Martin Ssempa and Every Nation

Gay City News recently reported:

High Rise, the Every Nation, which characterizes itself as a student religious group at North Carolina State University, has invited the Reverend Martin Ssempa, a champion of proposed draconian anti-gay legislation before the Uganda Parliament, to its weekly meeting on April 2.

On a Facebook page advertising the meeting, the group referred to Ssempa as a “Passionate Voice in the Global Fight against HIV/AIDS,” citing statistics that “the HIV/AIDS rate has dropped from 22 percent to a staggering 8 percent” in the East African nation.

The article is not quite accurate: the Facebook page where the event is advertised shows that it took place on 2 April 2009, rather than yesterday. At that time, Ssempa was not yet quite so notorious for his anti-gay activism, and he enjoyed links to pastors such as Rick Warren – although his views were on record, as I first blogged in 2007.

However, the report does draw attention to Every Nation, a controversial neo-Pentecostal grouping – “High Rise” is a student outreach of a particular Every Nation Church called King’s Park International Church; I blogged on this particular church in 2005. Ssempa was also a prominent speaker at the Every Nation World Conference in Manila in 2007, and in the same year King’s Park pastor Ron Lewis commended him as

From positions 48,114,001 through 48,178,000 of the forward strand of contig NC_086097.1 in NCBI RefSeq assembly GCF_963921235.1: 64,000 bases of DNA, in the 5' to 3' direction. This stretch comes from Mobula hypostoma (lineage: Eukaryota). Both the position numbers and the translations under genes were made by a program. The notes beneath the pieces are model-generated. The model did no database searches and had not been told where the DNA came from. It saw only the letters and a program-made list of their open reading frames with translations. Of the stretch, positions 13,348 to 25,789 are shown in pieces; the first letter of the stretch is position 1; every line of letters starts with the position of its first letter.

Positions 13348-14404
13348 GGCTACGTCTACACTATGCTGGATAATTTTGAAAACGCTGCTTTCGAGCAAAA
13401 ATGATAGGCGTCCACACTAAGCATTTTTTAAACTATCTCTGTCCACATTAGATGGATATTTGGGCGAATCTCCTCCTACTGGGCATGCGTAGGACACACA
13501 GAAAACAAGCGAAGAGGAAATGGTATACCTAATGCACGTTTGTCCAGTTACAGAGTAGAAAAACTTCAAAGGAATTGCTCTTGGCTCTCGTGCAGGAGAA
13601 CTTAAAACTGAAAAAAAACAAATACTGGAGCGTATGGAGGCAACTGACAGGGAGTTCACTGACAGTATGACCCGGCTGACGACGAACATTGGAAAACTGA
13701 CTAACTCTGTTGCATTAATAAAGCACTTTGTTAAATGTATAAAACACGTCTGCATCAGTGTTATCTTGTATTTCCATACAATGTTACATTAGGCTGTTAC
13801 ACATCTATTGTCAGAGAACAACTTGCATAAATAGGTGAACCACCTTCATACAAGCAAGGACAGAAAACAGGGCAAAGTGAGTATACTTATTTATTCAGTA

a vigilant worker in combating the plague of HIV/AIDS in Uganda. Pastor Martin has been working closely with Her Highness Janet Museveni, the First Lady of the Republic of Uganda in educating Ugandans on the truth about HIV/AIDS. Their efforts have contributed to a huge drop in the disease rate, which in recent years has fallen from 30% to 6.5% in Uganda.

(HIV/AIDS in Uganda is a subject I blogged on here)

Every Nation (formerly Morningstar International) emerged from the wreckage of the 1980s student movement “Maranatha”, which collapsed amid claims of authoritarian behaviour. I blogged on the controversy around the grouping in 2005.

Incidentally, Lewis’ predecessor as King’s Park pastor was a certain Wayne Mitchell, whose son Jason “Molotov” Mitchell – whom I previously blogged here – is one of Ssempa’s most vocal supporter in the USA, using videos at WorldNetDaily to praise Uganda’s proposed Anti-Homosexuality Bill: if gay Ugandans don’t like the bill, they are welcome to leave the country; Western liberals should not criticise the culture of a foreign country. Molotov has also left a message of support on Ssempa’s Facebook page, and in one video he tells us that he has spoken with Ssempa by telephone. Molotov has been actively involved with Lewis’s Campus Harvest organisation, as can be seen here.